RE: Presidential Task Force on Selection of AASM Board of Directors and Officers
Earlier this month, nearly 5,000 members of the sleep community gathered in Seattle for SLEEP 2009, which marked the 23rd Annual Meeting of the Associated Professional Sleep Societies.
A hallmark of the SLEEP meeting is its robust scientific program. The numerous sessions allow members of our field – everyone from young investigators to established sleep medicine scientists to sleep medicine clinicians – to discuss new research and learn about advances in clinical practice. I thank the APSS Program Committee, with special recognition to Chair Dr. Michael Sateia, for their work in creating an outstanding scientific program.
The SLEEP meeting also is an opportunity to come together as an organization to review our successes, welcome new leadership and set goals for the coming year. This year at the Membership Meeting I had the honor of being installed as President of the American Academy of Sleep Medicine (AASM), and I welcome this opportunity to serve the field I first explored as an undergraduate at Stanford University. The meeting afforded me the opportunity to outline my goals for the coming year, and, if you did not have the opportunity to attend, I encourage you to read my talk, which will be available online later this week.
Last year, a letter signed by 44 members, challenging the nominating process outlined in our by-laws was sent to the AASM. Recognizing the concern expressed by these members and the importance of this issue, Dr. Susie Esther appointed a Presidential Task Force to conduct a comprehensive review of the AASM election process.
After Dr. Esther appointed the Presidential Task Force on Selection of AASM Board of Directors and Officers, the Board of Directors received a proposal challenging the nomination and election process that originated within the Sleep Related Breathing Disorders Section. As the work of the established Presidential Task Force on Selection of AASM Board of Directors and Officers was already underway, the Board of Directors reviewed the recommendation but did not accept the proposal pending the report of the task force.
The Board of Directors supports Sections as an educational forum for members to discuss the latest findings and developments in sleep medicine and sleep research. However, Sections, and standing Committees, are not an appropriate pathway for recommendation of changes to the bylaws or governance. Chapter 11 outlines the provision within the bylaws by which members can recommend amendments to the AASM. This provision is a mechanism that prevents a single entity within the membership, in this case the Sleep Related Breathing Disorders Section, which is the largest Section, from dominating the membership. An additional important and relevant point: membership with a Section is strictly voluntary and members may join multiple Sections, but they must designate a primary Section in which they hold voting rights. I encourage all AASM members to join one since, besides providing a means of discussing progress toward answering the latest clinical and research questions, they serve to introduce and educate newer clinicians and investigators in current sleep science by more experienced and established sleep specialists.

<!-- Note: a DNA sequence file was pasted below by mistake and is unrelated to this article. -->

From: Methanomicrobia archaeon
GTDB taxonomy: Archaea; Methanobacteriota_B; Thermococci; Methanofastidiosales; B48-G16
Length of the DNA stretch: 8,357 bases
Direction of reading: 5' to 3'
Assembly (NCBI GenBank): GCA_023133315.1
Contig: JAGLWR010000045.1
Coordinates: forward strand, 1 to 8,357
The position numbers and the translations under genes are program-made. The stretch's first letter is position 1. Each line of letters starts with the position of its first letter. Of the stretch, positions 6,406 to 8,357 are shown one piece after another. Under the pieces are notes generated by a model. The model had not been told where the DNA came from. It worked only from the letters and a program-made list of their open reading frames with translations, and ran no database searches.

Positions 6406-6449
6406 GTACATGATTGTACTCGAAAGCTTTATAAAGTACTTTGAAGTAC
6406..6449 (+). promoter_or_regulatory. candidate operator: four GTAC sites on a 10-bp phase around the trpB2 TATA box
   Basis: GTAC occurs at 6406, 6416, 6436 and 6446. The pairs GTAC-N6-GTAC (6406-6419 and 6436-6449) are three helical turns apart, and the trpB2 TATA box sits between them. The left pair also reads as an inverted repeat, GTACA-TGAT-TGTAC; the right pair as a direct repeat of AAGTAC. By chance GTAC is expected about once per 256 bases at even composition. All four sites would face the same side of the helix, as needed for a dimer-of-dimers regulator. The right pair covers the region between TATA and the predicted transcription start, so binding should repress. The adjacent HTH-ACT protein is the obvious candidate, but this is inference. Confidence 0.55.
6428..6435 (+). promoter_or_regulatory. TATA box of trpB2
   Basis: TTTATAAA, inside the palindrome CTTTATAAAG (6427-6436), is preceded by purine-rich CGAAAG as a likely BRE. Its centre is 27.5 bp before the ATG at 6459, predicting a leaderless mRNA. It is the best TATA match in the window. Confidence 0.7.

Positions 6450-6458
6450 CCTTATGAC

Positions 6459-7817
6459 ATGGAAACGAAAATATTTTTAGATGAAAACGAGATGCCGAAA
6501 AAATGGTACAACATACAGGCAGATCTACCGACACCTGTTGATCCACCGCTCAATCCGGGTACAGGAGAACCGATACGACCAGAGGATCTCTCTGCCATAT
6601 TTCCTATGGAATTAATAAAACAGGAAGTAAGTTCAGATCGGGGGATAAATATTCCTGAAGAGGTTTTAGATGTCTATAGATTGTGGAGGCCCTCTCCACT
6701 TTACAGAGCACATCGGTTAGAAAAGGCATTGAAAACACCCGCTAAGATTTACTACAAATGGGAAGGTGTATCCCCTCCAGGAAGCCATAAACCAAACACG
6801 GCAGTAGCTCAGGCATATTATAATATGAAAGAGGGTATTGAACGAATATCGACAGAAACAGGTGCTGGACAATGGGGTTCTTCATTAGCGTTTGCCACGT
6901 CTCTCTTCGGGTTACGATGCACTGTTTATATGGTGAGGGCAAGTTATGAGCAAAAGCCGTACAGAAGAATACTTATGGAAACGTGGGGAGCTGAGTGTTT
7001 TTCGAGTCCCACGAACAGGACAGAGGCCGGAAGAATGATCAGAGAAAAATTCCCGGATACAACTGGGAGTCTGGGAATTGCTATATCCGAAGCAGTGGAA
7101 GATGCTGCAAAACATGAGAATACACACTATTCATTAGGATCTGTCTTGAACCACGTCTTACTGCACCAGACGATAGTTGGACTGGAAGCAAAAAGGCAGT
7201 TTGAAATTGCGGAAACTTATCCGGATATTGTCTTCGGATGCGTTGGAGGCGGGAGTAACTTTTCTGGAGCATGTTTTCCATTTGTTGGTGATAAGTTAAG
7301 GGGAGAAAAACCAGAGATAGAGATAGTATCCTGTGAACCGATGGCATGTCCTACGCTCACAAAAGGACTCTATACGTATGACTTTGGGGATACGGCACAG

The task force, chaired by Past President Dr. Larry Epstein, represented the diversity of our membership and included members of the AASM who have had integral roles within our organization and the field: Ruth Benca, MD, PhD; William Kohler, MD; Thomas Roth, PhD; Michael Sateia, MD; Edward Stepanski, PhD; and me. The task force met every month, and as part of its review process, surveyed the nomination and election procedures of thirty-two membership organizations. The task force compared the nomination and election process of these organizations to the current process outlined in our bylaws. The task force also reviewed our programs, activities and initiatives, funding and evaluated how each complements and fulfills our mission.
At the Membership Meeting in Seattle, Dr. Esther offered a preview of the report in advance of the July Board of Directors meeting. I encourage you to read her talk, which will be available online later this week, to learn more about the work of this task force and its findings. I trust you will find their unanimous, consensus statements to be very enlightening and reasonable, and their recommendations to be thoughtful.
At its July meeting, the Board of Directors will discuss, in-depth, the report and the recommendations of the task force. Keeping in-line with the transparency that has been a priority throughout this evaluation process, the over 40-page report, which contains 7 conclusions and 8 recommendations, will be made available to members online for review.
I look forward to leading this next chapter and will report to you after the Board of Director’s meeting in July.
As with my predecessors, I look forward to maintaining an open dialogue with you, and invite you to contact me with questions and comments. I also place an emphasis on open communication, and will correspond with you regularly regarding activities of the organization as well as initiatives and policies of the Board of Directors.
Clete Kushida, MD, PhD, RPSGT